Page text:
AUDITCON: Day 1 Sets the Record Straight
Medical billers, coders, auditors, compliance officers, and other healthcare business professionals joined AAPC on Nov. 1 for the first day of a two-day deep dive into the world of auditing. The virtual conference features three tracks and 24 sessions so students can customize their education according to experience level.
The day began with a riveting discussion among industry professionals on top issues, such as evaluation and management (E/M) coding, in the general session Auditing From a Payer, Auditor, and Physician Perspective. Panelists Stephanie Sjogren, CPC, COC, CDEO, CPMA, CPC-I, CCS, HCAFA, Jaci Kipreos, CPC, CPMA, CDEO, CEMC, COC, CRC, CPC-I, and Michael Miscoe, JD, CPC, CASCC, CUC, CCPC, CPCO, CPMA, CEMA, AAPC Fellow, called on their cumulative experience and expertise to offer insight into many questions posed by attendees.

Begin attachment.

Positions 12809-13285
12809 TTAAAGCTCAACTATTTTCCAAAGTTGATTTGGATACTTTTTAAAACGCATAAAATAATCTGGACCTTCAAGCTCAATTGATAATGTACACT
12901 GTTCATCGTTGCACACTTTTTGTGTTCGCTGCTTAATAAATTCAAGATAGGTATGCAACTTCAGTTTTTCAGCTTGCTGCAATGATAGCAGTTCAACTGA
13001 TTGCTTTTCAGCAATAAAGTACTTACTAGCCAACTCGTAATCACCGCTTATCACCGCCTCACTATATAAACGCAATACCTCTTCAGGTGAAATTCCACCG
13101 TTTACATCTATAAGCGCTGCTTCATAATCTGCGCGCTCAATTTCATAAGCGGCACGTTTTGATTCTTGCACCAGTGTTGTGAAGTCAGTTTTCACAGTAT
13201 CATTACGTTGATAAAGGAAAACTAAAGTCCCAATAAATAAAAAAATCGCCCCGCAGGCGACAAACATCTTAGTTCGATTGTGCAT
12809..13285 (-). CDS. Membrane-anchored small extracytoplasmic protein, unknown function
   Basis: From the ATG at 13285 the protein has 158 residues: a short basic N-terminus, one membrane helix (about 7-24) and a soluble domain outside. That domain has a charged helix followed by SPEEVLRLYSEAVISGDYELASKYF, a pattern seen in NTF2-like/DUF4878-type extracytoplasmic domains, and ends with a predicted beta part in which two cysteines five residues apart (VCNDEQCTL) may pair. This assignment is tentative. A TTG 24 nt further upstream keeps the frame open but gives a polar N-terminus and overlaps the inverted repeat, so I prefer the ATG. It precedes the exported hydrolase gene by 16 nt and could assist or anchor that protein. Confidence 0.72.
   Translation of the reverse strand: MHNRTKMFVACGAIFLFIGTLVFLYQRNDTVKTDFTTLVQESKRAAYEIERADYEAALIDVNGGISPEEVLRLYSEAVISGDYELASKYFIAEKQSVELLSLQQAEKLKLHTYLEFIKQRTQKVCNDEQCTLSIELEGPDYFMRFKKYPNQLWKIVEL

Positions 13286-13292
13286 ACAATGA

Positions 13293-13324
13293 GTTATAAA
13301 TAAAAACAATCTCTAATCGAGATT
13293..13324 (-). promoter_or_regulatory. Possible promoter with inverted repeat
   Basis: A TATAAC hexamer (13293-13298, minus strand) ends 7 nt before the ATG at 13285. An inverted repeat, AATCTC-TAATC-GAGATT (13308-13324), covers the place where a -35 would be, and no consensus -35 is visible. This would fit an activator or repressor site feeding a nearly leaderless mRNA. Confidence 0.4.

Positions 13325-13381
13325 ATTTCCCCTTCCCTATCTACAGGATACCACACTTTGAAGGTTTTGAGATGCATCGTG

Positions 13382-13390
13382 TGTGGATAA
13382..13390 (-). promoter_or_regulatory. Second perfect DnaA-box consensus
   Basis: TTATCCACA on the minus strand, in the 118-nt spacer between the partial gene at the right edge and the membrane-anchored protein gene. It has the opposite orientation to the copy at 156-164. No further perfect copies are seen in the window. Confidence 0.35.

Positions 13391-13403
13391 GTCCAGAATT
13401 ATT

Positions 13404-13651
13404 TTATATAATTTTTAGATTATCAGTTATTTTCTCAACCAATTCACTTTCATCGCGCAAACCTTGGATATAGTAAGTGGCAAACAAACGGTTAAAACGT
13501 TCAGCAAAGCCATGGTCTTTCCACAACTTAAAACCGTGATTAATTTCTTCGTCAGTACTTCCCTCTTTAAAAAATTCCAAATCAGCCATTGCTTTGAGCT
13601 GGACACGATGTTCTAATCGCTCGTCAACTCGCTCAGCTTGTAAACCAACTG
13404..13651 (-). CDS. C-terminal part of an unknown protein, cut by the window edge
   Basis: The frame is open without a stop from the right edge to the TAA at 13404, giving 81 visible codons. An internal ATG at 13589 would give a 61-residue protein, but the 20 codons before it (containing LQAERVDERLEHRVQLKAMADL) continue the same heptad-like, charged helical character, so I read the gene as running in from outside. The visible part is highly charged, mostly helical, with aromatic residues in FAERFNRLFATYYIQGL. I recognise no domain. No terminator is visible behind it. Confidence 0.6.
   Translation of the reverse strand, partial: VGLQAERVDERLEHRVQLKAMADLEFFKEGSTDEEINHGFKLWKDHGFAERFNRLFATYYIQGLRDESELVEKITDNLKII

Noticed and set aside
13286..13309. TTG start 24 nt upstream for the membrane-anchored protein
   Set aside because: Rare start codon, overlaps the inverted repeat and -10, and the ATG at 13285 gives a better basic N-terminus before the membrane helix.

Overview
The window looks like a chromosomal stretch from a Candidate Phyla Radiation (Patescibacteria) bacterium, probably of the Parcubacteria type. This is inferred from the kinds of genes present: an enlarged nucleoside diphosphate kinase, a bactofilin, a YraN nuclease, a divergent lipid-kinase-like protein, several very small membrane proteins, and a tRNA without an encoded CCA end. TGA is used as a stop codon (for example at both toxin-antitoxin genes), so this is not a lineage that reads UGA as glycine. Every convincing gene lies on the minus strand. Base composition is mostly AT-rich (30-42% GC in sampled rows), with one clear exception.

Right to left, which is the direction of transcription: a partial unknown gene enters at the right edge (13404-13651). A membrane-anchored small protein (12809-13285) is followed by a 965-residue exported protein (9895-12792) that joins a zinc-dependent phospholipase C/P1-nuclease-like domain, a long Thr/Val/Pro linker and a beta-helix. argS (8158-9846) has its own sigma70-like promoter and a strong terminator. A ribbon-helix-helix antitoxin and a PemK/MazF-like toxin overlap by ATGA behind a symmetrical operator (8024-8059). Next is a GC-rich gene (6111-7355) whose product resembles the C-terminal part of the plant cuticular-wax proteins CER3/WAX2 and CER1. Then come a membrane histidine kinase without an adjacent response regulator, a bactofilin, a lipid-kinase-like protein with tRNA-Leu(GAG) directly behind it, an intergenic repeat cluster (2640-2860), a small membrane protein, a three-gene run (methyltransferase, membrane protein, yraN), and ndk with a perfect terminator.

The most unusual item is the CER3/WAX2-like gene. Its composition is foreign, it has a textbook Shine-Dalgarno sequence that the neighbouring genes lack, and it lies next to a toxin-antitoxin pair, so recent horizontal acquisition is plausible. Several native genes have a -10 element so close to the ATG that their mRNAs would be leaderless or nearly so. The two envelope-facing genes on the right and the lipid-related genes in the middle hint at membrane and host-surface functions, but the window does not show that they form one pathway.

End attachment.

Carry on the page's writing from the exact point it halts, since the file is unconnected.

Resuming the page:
The questions came fast and furious. Kipreos lectured on the new E/M guidelines for office visits, while Sjogren talked about documenting start and stop times, and the attention that cloning them can garner from auditors. Miscoe delved into the need for better policy development and payer guidance for physicians, citing the need for further education and managing expectations. The entire panel provided their input on the use of coding software and the problem with automatic downcoding of E/M levels without review of records.